Biosecurity: People on pig farms
Any person entering a pig unit has the potential to carry in disease. To reduce this risk, consider adopting this policy with all farm staff and visitors.
Your people biosecurity policy should apply to anyone who steps across the perimeter of the unit. This includes veterinary surgeons, fieldsmen, relief stockmen, task teams, company representatives, maintenance workers, rodent services, cleaning and disinfection teams and advisers.
This is because organisms can be carried on their boots, clothes, hair, skin or even in the nasal tract, and also in any foods they may bring, especially pig meat products.
Non-essential visits to pig units, particularly where there is a known disease problem, should be avoided.
The main risk is from contact with pigs, pig manure and slurry - but remember that many areas of the farm may have become contaminated and represent a risk.
- Stop all unnecessary visits on to the pig farm. If possible, confine these to an off‐site office
- Make all staff and visitors aware of the risks they pose and how to limit them
- Minimise visitor contact with pigs as far as possible
Non-essential visits to pig units with a known disease problem should be avoided
Guidance for staff
- No farm staff should have any contact with pigs (including pet pigs) or pig manure outside of their employment. This should be a included in the employment contract
- Farm staff who have livestock other than pigs at home must arrive at work personally clean and in clean clothes and footwear that has not been exposed to their own livestock
- All staff should be provided with (and must wear) outerwear and boots that are left on the unit
- Staff who have returned from travelling overseas (especially North America and Asia) should notify the farm manager before returning to work if they have had contact with any pigs, including wild boar
- Staff should not bring any pig meat products into the farm
Guidance for visitors
Before your visit:
- Prearrange your visit with the farm. Visit at the end of the day/week if possible
- Where possible, arrange your visit away from the farm to avoid entering the pig unit
- Leave your vehicle outside the unit periphery. Do not take your vehicle on site unless absolutely necessary, in which case refer to the vehicle biosecurity page
- The unit manager must be confident of the visitors' credentials and low biosecurity risk before permitting entry
- Ask about the farm’s biosecurity protocols and adhere to them
- If it is essential to enter the farm, you must adhere to the specified period of ‘pig freedom’. This period will vary depending on the health status of the unit and should be discussed with the farm vet. It should be specified in advance and is usually:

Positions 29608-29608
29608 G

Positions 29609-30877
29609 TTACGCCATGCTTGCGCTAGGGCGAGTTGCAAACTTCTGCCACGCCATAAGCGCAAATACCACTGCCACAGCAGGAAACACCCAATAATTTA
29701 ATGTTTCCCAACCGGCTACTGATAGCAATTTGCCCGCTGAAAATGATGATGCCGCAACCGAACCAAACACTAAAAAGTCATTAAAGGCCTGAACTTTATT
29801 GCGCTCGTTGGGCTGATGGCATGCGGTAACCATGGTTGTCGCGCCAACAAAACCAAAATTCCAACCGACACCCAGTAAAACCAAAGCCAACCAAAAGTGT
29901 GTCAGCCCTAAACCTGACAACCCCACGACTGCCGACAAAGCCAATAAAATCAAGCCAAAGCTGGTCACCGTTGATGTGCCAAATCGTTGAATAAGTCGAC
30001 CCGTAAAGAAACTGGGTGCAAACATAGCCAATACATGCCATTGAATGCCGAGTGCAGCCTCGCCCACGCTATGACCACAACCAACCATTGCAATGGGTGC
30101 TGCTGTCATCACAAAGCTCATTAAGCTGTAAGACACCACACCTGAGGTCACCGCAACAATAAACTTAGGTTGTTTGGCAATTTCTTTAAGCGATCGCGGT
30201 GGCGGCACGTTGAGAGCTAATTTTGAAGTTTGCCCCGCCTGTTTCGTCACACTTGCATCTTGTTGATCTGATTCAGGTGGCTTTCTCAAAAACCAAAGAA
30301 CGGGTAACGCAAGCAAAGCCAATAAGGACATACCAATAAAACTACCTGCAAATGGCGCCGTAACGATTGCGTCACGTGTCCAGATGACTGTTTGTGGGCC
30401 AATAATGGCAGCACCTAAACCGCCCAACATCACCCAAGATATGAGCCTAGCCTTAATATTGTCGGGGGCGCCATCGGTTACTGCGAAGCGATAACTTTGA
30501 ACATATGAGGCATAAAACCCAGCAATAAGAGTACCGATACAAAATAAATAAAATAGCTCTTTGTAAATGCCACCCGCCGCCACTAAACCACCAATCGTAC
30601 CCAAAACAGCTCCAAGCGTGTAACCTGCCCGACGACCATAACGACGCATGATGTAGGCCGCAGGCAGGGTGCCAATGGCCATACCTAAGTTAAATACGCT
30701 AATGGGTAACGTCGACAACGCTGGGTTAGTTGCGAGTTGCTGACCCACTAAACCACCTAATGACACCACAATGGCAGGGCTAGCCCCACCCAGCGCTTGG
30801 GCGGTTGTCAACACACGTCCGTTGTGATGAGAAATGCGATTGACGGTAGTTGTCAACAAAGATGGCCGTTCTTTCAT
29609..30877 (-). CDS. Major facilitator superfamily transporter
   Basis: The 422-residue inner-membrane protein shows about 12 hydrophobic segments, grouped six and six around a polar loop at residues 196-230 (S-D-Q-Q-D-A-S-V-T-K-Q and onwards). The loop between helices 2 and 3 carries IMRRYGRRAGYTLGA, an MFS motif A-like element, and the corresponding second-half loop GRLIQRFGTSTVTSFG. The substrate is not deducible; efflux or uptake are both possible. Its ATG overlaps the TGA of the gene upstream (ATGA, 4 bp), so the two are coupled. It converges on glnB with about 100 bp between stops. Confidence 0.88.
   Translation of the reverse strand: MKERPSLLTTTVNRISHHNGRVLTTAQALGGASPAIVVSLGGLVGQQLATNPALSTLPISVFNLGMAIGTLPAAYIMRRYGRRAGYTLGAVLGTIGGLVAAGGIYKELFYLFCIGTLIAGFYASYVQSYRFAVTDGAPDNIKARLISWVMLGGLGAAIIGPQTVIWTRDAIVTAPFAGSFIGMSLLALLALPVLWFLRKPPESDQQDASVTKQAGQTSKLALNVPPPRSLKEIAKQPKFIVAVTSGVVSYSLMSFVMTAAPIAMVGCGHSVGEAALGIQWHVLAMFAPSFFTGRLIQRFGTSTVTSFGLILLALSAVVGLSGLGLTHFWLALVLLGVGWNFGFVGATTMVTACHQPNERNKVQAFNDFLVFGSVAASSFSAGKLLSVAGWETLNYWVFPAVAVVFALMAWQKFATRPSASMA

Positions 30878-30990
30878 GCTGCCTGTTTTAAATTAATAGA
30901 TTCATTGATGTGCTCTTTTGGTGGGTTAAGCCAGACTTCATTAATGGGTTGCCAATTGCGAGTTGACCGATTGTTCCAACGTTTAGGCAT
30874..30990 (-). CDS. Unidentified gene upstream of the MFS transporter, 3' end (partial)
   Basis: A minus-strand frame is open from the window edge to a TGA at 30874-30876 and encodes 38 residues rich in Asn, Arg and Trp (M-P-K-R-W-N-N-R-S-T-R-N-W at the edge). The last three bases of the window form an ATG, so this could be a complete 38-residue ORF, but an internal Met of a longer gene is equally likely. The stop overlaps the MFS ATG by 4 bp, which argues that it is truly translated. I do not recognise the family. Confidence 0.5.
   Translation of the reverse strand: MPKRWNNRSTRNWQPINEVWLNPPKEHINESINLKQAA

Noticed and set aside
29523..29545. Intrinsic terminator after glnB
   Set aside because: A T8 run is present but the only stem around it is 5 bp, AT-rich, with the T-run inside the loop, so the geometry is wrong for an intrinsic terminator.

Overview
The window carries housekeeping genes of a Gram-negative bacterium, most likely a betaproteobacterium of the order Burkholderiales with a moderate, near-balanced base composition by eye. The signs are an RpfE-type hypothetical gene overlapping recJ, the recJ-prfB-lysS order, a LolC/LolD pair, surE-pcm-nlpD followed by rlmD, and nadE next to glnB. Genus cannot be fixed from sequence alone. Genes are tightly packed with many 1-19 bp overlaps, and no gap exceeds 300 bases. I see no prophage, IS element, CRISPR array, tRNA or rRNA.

- At least 15 hours (overnight) freedom from pigs and pig manure
- 72 hours in the case of nucleus breeding herds
- Equipment or tools brought onto the farm must be visibly clean, and where possible should be disinfected or covered with a new disposable plastic bag. Limit equipment taken on farm to essential items
- Do not bring any foodstuffs on to the farm
- Arrive in clean clothes and footwear
During your visit:
- A visitor’s book must be provided and completed before entry, detailing when you were last in contact with pigs, the date and confirmation that you are complying with the unit requirements
- Entry should be via a single-entry point, where clean boots and overalls are provided and visitors can wash their hands. Ideally, visitors should shower in (including hair) and move into a ‘clean’ area to change into unit specific clothes, including protective outerwear and footwear. The Danish/Bench Entry system is an excellent alternative to a walk-through shower; read PEDV SOP on Farmgate Biosecurity – People for information
The minimum standard is for visitors to wear farm-supplied outer clothes and boots, or wrapped disposable overalls.
- Contact with pigs and pig manure should be minimised where possible
- Protect smaller items of equipment with plastic bags and containers
- Minimise contamination of equipment which will be taken off the farm
- Leave as much disposable material on farm as possible
- Only visit areas of the farm necessary for your work
- Wash hands as you leave the unit
After your visit and before entering another pig unit:
- Consider everything taken onto the unit (equipment, clothing, footwear) as contaminated
- Clean and disinfect equipment, protective clothing and footwear before leaving the farm
- Seal any equipment and clothing that must be taken with you in waterproof bags and clean and disinfect again away from the farm. Leave behind anything that can remain on the farm
- Refer to advice on cleaning and disinfection to make sure it is effective
- Contaminated vehicles and those which have been on site must be cleaned and disinfected, refer to our Vehicle biosecurity advice
- Shower (including hair wash) and ensure a complete change of clothes
- Leave as long as possible before visiting another pig unit (minimum of 15 hours)
- Discuss biosecurity protocols with suppliers and make it clear what risks they pose to you and other pig farms
- Remember, you have the right to demand good biosecurity from your suppliers. If not satisfied, refuse entry
- Ideally a secure, clean, watertight delivery box should be situated outside the farm perimeter (consider thermal requirements for medicine and semen delivery)
- For semen, the health status of the source stud should be known and the information regularly updated
- The number of suppliers should be minimised – a single‐source is preferred
- Delivery vehicles and personnel should not enter the farm or make direct contact with farm staff, e.g. shaking hands
- Packaging should be disposed of outside the farm
- Disinfectant wipes should be used routinely on incoming goods where possible
Download the following Standard Operating Procedures (SOPs) for further advice on people biosecurity.